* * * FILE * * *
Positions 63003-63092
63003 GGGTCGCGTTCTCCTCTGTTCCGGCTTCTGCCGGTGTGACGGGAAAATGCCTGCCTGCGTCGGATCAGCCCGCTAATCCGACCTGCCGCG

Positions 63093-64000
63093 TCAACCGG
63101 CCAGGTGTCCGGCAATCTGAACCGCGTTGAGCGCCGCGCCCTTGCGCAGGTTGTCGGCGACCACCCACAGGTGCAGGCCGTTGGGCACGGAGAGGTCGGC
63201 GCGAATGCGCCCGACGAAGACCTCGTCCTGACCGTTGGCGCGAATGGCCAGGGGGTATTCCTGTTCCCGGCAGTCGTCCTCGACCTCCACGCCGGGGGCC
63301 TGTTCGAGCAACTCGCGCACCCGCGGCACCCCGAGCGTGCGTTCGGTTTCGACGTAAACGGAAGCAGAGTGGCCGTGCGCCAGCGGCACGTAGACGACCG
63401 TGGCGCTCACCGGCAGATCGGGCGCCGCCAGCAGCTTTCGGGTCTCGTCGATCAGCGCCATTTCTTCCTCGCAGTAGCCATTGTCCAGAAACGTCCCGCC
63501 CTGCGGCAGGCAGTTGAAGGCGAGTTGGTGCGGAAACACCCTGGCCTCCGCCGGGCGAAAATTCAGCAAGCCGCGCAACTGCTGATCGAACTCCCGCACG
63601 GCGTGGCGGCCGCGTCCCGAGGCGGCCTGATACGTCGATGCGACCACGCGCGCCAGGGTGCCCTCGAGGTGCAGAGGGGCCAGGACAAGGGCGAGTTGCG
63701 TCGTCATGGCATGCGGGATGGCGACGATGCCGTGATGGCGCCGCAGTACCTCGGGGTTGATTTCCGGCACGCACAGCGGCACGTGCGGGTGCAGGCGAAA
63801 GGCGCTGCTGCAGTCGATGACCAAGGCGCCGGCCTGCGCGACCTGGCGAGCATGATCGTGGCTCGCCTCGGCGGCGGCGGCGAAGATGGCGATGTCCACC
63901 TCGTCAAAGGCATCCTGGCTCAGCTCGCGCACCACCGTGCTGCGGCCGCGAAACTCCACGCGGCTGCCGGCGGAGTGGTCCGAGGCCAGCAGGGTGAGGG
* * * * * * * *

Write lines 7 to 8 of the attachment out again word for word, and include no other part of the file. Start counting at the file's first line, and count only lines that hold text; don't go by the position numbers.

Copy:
63301 TGTTCGAGCAACTCGCGCACCCGCGGCACCCCGAGCGTGCGTTCGGTTTCGACGTAAACGGAAGCAGAGTGGCCGTGCGCCAGCGGCACGTAGACGACCG
63401 TGGCGCTCACCGGCAGATCGGGCGCCGCCAGCAGCTTTCGGGTCTCGTCGATCAGCGCCATTTCTTCCTCGCAGTAGCCATTGTCCAGAAACGTCCCGCC